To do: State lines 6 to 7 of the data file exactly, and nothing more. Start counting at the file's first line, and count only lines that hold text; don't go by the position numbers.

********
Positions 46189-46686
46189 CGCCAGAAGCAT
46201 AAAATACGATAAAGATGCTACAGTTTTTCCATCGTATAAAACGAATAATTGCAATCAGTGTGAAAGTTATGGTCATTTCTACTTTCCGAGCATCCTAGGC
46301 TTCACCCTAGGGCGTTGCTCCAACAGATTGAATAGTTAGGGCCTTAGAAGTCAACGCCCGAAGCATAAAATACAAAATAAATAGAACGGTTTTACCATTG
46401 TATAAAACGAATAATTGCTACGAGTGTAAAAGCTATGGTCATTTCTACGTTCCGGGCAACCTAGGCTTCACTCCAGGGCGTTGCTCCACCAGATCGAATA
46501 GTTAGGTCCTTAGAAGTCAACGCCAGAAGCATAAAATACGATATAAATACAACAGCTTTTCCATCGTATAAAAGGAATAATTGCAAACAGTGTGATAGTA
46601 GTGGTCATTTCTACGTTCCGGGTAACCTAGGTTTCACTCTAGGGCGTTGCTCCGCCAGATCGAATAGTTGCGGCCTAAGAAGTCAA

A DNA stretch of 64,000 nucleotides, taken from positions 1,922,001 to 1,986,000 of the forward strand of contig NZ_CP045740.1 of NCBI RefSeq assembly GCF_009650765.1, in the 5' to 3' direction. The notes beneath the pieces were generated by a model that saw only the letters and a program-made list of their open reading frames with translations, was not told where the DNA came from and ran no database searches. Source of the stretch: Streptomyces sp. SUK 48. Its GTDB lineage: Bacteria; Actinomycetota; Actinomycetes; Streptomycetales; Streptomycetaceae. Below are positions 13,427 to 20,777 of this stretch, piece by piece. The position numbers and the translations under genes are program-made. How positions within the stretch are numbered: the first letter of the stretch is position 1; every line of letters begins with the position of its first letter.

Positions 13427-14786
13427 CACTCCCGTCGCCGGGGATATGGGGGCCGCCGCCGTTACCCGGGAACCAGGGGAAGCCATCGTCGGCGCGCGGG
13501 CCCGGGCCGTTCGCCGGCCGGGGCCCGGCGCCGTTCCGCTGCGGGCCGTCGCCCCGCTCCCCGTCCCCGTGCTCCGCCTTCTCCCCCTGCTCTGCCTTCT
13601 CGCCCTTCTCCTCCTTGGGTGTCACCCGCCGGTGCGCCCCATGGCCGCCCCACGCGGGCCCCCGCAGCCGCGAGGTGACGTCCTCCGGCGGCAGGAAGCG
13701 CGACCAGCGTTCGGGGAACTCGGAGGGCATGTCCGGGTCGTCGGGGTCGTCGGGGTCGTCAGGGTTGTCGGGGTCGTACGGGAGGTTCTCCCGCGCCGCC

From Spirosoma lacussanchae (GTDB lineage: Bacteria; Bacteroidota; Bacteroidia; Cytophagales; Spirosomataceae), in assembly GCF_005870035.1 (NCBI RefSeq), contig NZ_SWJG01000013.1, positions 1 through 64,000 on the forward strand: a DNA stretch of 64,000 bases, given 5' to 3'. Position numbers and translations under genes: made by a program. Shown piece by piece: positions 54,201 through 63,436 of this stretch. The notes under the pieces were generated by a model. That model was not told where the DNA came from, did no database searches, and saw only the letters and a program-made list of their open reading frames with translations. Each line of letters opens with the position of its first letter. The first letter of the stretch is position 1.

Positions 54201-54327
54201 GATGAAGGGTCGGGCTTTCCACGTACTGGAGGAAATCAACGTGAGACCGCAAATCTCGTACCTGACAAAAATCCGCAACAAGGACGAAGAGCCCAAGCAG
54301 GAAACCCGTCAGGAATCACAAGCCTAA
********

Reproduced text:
46501 GTTAGGTCCTTAGAAGTCAACGCCAGAAGCATAAAATACGATATAAATACAACAGCTTTTCCATCGTATAAAAGGAATAATTGCAAACAGTGTGATAGTA
46601 GTGGTCATTTCTACGTTCCGGGTAACCTAGGTTTCACTCTAGGGCGTTGCTCCGCCAGATCGAATAGTTGCGGCCTAAGAAGTCAA